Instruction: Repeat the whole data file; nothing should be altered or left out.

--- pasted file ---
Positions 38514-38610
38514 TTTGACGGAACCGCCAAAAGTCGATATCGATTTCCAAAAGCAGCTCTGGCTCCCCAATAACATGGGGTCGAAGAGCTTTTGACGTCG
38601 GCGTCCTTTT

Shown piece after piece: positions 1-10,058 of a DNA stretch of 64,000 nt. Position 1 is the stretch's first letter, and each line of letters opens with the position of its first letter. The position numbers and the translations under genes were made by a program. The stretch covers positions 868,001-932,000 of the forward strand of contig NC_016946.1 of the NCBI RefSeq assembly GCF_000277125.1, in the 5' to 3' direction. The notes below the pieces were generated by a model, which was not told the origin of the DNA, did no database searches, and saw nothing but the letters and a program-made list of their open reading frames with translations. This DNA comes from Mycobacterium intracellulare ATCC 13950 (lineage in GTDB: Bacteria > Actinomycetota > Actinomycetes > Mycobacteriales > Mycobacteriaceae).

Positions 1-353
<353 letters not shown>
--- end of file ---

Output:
Positions 38514-38610
38514 TTTGACGGAACCGCCAAAAGTCGATATCGATTTCCAAAAGCAGCTCTGGCTCCCCAATAACATGGGGTCGAAGAGCTTTTGACGTCG
38601 GCGTCCTTTT

Shown piece after piece: positions 1-10,058 of a DNA stretch of 64,000 nt. Position 1 is the stretch's first letter, and each line of letters opens with the position of its first letter. The position numbers and the translations under genes were made by a program. The stretch covers positions 868,001-932,000 of the forward strand of contig NC_016946.1 of the NCBI RefSeq assembly GCF_000277125.1, in the 5' to 3' direction. The notes below the pieces were generated by a model, which was not told the origin of the DNA, did no database searches, and saw nothing but the letters and a program-made list of their open reading frames with translations. This DNA comes from Mycobacterium intracellulare ATCC 13950 (lineage in GTDB: Bacteria > Actinomycetota > Actinomycetes > Mycobacteriales > Mycobacteriaceae).

Positions 1-353
<353 letters not shown>